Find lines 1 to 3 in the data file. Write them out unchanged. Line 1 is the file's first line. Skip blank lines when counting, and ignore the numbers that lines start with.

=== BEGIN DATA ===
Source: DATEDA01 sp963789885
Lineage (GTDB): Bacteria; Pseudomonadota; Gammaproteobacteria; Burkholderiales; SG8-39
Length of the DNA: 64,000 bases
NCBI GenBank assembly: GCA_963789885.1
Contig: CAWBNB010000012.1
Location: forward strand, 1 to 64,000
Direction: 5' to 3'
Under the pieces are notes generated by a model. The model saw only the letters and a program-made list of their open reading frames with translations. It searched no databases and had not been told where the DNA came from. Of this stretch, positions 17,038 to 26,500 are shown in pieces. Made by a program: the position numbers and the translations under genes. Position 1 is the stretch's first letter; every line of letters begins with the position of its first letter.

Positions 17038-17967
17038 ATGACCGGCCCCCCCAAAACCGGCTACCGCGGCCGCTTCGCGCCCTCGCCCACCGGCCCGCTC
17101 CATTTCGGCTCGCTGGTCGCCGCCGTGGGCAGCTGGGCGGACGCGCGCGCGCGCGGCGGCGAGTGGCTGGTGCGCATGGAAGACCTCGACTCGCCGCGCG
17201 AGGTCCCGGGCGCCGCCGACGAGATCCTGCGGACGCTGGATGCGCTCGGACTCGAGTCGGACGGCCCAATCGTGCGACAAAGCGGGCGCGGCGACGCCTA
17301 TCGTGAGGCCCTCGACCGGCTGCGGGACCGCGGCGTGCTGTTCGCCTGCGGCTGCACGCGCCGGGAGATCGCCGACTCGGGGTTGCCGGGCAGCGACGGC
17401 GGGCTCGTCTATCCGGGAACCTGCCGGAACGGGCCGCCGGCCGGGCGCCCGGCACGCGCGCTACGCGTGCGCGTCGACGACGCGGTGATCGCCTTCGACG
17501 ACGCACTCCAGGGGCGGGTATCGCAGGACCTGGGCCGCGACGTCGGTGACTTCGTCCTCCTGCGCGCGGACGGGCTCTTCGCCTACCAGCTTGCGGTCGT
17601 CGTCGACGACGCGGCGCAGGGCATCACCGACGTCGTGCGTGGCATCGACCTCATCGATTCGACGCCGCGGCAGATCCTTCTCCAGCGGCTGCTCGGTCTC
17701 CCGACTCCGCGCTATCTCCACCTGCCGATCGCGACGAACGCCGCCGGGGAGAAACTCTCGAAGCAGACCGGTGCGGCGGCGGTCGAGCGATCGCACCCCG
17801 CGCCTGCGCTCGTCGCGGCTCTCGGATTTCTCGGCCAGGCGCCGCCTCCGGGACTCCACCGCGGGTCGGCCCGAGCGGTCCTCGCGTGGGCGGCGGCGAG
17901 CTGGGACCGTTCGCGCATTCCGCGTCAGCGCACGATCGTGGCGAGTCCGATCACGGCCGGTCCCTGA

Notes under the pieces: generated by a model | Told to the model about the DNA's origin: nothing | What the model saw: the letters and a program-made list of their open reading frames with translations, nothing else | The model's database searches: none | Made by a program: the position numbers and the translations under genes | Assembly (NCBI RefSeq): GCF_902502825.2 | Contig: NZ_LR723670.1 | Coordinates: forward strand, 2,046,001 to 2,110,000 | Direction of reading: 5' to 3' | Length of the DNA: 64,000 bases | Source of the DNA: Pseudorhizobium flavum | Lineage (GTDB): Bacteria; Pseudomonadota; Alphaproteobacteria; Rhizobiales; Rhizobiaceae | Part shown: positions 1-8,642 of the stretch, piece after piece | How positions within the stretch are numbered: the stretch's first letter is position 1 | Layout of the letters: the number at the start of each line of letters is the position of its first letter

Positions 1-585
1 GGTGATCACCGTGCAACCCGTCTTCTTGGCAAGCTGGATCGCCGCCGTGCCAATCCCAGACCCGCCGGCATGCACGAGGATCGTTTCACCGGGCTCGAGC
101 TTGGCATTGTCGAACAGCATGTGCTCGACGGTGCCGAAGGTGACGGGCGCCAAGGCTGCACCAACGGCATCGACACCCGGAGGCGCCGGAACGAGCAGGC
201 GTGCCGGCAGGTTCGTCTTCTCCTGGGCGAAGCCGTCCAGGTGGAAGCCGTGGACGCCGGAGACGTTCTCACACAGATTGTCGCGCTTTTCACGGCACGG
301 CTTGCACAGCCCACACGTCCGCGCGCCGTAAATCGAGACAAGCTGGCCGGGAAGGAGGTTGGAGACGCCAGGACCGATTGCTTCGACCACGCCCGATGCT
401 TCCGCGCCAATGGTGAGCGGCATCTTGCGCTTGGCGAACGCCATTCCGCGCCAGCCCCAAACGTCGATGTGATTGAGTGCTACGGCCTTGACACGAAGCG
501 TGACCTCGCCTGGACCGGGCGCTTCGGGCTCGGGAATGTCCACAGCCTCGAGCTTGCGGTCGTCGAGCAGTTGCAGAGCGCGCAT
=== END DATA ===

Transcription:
Source: DATEDA01 sp963789885
Lineage (GTDB): Bacteria; Pseudomonadota; Gammaproteobacteria; Burkholderiales; SG8-39
Length of the DNA: 64,000 bases